What you eat can make living a life with lupus either easier or extra challenging. Although there is really no medically established diet for the disease, there are certain foods that can help keep the symptoms at bay or prevent currently existing ones from being aggravated.

Having a perfectly healthy blend of foods in the daily diet is ideal most especially for someone afflicted with lupus. Continue reading to know some foods that you should have plenty of as well as those that should be scraped.

Tip #1: Drink Plenty of Water

Drinking 8 to 12 glasses of water everyday is highly recommendable. Doing so helps prevent constipation, a common GI problem encountered by lupus sufferers. Check that your urine color is pale straw. If it’s darker than that, you need to drink more water. If it’s lighter, you may be drinking too much water.

Tip #2: Avoid Coffee and Soda

Caffeine in coffee can further irritate your already irritated and inflamed stomach. The intake of caffeine may also keep you from having sufficient much-needed sleep especially at night. Sodas are loaded with sugar and chemicals that further worsen the inflammation going on within your body.

Tip #3: Have Lots of Oily Fish

Several studies have shown that omega-3 fatty acids in oily fish like sardines, mackerel, herring, tuna and salmon helps in reducing inflammation. What’s more, those health-friendly fats are known to reduce risk of heart disease. Heart disease is a life-threatening problem lupus sufferers are at much higher risk for.

Tip #4: Skip the Red Meat

It’s true that red meat is packed with protein and most especially iron, a nutrient that helps combat anemia. However, red meat is a known pro-inflammatory food that can aggravate the various symptoms of lupus. Opt for chicken and turkey breast for protein, as well as soybeans and other soy-based products. Tofu, quinoa, pumpkin seeds, peas, apricots, peaches and spinach are all good sources of iron.

Tip # 5: Eat Calcium-Rich Foods

Some of the medications you take for lupus may cause bone tissue loss, making you more susceptible to fractures and osteoporosis. It’s for this reason why you should include in your daily diet foods that are rich in calcium that strengthens the bones. Some great examples are yogurt, cheese, low-fat milk and dark green leafy vegetables. They also contain vitamin D, a nutrient necessary for proper calcium absorption.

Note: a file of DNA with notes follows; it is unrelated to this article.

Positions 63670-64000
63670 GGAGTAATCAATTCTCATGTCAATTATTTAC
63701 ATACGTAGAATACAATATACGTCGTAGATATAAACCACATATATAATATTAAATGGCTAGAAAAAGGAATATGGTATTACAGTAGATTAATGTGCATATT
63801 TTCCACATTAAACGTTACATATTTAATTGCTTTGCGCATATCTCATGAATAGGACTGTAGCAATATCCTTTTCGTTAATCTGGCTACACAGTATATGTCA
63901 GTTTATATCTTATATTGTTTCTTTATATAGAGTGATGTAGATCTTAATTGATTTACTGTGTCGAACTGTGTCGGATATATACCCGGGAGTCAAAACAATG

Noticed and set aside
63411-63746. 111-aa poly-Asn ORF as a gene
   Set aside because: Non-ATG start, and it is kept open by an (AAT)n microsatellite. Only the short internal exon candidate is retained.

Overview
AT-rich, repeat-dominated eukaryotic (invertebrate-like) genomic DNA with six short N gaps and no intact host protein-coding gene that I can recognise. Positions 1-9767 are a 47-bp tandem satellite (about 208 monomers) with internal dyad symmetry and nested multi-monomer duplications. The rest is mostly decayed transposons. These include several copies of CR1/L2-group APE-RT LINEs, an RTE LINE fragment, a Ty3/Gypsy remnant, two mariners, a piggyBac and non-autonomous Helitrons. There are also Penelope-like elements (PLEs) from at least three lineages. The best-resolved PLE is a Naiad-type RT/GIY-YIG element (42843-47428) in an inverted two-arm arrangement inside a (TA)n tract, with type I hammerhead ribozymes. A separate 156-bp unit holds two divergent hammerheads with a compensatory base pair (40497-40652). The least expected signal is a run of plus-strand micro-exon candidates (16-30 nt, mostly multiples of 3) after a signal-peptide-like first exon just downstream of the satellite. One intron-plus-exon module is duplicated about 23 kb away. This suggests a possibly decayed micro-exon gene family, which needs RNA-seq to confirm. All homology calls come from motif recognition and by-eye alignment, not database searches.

Tip #6: Limit Intake of Saturated Fats

Because steroids used for treating the symptoms of lupus may leave you with a voracious appetite, gaining some weight is very likely. That is why you should limit your consumption of foods that are high in saturated fats to keep excess pounds at bay. Doing so will also help reduce your risk of heart disease.

Tip #7: Have Lots of Fruits and Vegetables

Except for the ones that tend to cause various lupus symptoms to show up or worsen, it’s a good idea to include lots of fruits and vegetables in your diet. They are loaded with vitamins, minerals and antioxidants that fight inflammation. They are also packed with fiber that helps promote regular bowel movement. Try to eat your fruits and vegetables as they appear in nature. The kinds that come in boxes or cans and appear in different forms tend to contain lots of sugar, sodium, preservatives and other chemicals bad for the body — lupus or no lupus.

Tip #8: Avoid Eating Nightshade Veggies

A lot of lupus sufferers notice that some of the symptoms flare up after consuming nightshade vegetables. Some examples of nightshade vegetables are tomatoes, eggplant, white potatoes, and sweet and hot peppers. It’s a good idea to keep a food diary so that you may easily trace some of the vegetables that trigger various lupus symptoms.

Tip #9: Eat Anti-Inflammatory Foods

There are lots of foods on the planet that are known to keep inflammation at bay, thus helping to ease or prevent the common symptoms of the disease. Some wonderful examples of anti-inflammatory foods include soy, raisins, basil, olive oil, berries, ginger, kale, collard greens, cherries, oranges, walnuts and green tea.

Tip #10: Watch Your Alcohol and Sodium Intake

A serving or two of beer or red wine is fine. Consuming more than that may put your health in danger because alcohol and various drugs you take for lupus don’t mix. Because lupus puts you at high risk of heart disease, it’s important to steer clear of that salt shaker each mealtime.

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